• Low fat ice cream. ‘Low-fat’ ice cream means that it contains less then 3g fat per 100g.
  • Soft serve ice cream. This type of ice cream is more fluid and similar in composition to reduced fat ice cream.
  • Gelato. An Italian-style ice cream containing more milk but little or no cream, which reduces the fat content while intensifying the flavour. Gelato has less air, which makes its texture denser, and is traditionally served at a slightly warmer temperature than ice cream,
  • Frozen custard. Made with milk, cream & eggs. Because the key ingredient is egg yolk, frozen custard has a thicker consistency than ice cream.

Ice cream and your health

The good:

Ice cream contains some important nutrients.
Ice cream, being a dairy product, contains some essential minerals and vitamins. These include the bone building minerals calcium and phosphorus; potassium - which is necessary for maintaining your blood pressure; the immune vitamins D and A, as well as B vitamins that are needed for energy production.

Ice cream and your healthIce cream can make you happy. When neuroscientists at the Institute of Psychiatry in London scanned the brains of people eating vanilla ice cream, they found that it immediately triggered the part of the brain - “the pleasure centre” - known to activate when people enjoy themselves.

Ice cream may help you get pregnant. A Harvard study of more than 18,000 women between the ages of 24 and 42 found that women who ate full-fat ice cream two or more times a week were had less trouble conceiving than women who had full-fat ice cream less than once a week, or those who had more low-fat dairy products.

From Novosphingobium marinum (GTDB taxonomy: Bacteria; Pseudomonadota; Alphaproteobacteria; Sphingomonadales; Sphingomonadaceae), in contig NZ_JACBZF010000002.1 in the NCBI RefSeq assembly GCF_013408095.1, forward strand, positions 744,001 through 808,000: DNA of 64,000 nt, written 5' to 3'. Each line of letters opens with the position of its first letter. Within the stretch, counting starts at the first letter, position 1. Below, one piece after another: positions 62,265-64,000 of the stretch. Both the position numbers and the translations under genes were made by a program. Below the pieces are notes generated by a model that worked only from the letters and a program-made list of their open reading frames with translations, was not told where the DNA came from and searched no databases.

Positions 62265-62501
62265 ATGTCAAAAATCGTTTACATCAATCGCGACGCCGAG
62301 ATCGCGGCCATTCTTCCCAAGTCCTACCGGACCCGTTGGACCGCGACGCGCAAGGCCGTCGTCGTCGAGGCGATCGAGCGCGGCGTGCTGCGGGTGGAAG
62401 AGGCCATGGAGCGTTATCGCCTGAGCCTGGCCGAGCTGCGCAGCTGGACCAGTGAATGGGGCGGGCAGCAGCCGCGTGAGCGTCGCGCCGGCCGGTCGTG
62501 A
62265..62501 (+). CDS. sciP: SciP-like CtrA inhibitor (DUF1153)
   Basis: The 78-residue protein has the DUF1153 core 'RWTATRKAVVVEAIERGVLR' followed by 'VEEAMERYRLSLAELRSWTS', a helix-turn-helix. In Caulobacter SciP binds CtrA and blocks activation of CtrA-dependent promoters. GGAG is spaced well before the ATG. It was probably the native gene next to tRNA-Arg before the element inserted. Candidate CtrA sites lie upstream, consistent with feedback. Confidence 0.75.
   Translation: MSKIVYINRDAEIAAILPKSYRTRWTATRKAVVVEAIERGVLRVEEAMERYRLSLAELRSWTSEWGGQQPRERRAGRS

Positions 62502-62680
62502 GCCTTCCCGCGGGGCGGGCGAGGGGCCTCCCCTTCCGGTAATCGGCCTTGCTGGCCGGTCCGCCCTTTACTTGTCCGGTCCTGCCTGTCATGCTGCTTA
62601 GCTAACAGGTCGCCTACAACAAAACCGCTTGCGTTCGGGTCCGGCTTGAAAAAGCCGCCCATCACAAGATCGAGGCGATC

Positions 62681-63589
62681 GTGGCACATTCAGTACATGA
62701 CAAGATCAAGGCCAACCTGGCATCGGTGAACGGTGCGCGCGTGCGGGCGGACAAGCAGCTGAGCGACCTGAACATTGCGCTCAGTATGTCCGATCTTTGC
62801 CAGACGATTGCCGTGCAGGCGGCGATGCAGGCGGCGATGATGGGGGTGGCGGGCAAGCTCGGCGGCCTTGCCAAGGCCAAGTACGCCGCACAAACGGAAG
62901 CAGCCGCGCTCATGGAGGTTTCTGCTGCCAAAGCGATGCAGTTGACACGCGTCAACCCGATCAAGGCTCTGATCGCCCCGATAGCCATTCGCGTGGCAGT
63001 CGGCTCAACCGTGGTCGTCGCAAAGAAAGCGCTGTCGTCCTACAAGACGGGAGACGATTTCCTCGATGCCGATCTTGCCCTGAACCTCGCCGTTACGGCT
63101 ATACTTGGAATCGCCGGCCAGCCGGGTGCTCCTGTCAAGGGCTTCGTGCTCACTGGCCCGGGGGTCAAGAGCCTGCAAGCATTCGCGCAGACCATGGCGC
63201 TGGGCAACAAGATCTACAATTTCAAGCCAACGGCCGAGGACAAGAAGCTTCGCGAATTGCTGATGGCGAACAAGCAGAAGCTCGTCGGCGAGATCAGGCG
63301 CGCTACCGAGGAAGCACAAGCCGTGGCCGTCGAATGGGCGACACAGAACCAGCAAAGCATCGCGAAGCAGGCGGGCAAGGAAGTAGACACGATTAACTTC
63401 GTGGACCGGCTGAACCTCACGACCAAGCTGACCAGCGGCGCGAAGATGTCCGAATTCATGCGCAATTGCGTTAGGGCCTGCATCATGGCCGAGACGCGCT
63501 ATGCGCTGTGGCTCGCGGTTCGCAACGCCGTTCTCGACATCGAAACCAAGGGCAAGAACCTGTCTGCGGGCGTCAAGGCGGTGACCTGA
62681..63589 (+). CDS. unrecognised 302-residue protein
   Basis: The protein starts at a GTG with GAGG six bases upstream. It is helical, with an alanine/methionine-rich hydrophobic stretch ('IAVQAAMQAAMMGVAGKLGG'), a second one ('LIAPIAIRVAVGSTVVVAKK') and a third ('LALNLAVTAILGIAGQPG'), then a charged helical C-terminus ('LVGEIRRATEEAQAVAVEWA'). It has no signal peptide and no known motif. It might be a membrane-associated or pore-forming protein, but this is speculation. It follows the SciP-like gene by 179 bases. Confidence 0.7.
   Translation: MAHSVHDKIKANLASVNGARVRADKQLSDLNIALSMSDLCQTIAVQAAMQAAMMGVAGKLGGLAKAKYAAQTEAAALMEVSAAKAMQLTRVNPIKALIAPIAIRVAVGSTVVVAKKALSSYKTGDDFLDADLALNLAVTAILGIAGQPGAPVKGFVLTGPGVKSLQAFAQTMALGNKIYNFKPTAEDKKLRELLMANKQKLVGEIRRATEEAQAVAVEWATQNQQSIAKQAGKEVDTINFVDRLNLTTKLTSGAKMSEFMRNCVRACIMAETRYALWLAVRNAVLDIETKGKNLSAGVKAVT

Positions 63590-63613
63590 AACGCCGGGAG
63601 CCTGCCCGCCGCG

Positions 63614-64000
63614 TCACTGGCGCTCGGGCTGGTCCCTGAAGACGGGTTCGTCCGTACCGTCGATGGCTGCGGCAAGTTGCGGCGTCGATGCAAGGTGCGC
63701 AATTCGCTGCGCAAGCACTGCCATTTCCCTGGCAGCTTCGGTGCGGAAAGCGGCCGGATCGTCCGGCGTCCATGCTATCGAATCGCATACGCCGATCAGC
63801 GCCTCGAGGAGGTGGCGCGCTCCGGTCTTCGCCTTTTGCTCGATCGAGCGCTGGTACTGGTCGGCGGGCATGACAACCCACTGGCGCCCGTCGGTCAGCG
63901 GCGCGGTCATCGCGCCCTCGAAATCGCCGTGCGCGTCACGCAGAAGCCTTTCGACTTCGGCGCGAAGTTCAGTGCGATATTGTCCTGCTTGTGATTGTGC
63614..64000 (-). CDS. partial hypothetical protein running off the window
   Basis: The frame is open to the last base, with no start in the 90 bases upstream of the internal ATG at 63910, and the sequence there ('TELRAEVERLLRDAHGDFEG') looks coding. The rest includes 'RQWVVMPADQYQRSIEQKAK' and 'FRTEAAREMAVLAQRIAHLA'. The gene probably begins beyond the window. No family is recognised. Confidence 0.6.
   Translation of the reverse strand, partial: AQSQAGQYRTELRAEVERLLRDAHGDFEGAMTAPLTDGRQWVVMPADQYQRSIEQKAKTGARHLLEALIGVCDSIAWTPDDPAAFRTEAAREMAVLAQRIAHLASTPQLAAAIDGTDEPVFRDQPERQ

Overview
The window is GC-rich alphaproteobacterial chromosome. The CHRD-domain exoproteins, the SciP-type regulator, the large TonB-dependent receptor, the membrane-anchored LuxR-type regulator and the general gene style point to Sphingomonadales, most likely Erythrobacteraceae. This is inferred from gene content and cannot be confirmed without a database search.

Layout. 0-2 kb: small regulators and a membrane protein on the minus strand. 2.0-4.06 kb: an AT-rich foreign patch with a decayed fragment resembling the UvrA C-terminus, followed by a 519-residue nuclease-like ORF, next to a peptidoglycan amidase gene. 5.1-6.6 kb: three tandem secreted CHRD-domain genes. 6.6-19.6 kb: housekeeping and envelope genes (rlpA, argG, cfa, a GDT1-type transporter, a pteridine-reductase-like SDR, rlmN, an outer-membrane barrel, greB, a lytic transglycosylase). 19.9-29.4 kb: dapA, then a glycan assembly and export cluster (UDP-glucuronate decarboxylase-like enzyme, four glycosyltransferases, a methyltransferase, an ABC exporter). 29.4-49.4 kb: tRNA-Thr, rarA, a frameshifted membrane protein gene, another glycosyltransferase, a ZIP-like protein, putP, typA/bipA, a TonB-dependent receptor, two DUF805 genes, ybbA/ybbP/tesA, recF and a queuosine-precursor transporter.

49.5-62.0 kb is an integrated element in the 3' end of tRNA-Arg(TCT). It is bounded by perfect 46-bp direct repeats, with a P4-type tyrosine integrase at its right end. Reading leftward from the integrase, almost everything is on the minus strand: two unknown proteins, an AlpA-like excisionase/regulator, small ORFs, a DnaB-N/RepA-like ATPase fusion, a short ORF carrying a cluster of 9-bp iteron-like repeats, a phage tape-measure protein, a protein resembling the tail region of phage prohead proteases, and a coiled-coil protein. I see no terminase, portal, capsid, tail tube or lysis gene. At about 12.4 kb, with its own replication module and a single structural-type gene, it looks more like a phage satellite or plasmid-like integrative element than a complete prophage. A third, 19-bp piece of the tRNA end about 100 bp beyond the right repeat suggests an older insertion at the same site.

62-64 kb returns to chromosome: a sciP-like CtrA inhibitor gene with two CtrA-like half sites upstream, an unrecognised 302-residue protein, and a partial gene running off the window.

Click Here for further reading - Fertility

The bad:

Sugar and fat. Ice cream is high in sugar. A serve (1/2 cup) of vanilla ice cream, for example, contains around 14 g sugar – about 3.5 teaspoons. High intake of added sugars can lead to obesity, type 2 diabetes, and dental cavities. In addition, ice cream has a high glycaemic index. It means that eating ice cream can result in a sharp rise in blood sugar. High levels of blood sugar trigger excessive insulin release (the hormone that transports glucose into the cells), and over time may leads to insulin resistance, a condition where after a while the cells begin to resist so much insulin, so both insulin and sugar are at high levels in the blood. Ice cream is also high in saturated fat, which is the type of fat that Heart Foundation Australia warns us against as it is associated with high cholesterol levels, in particular increasing the bad (LDL) cholesterol.

Lactose. Ice cream contains lactose, a milk sugar. Many people suffer from lactose intolerance, which is caused by a deficiency of lactase, an enzyme that is produced in the lining of the gut. You need this enzyme to absorb and digest lactose. If lactose is undigested it can cause abdominal discomfort, bloating, flatulence, nausea, and diarrhoea.
Click Here for further reading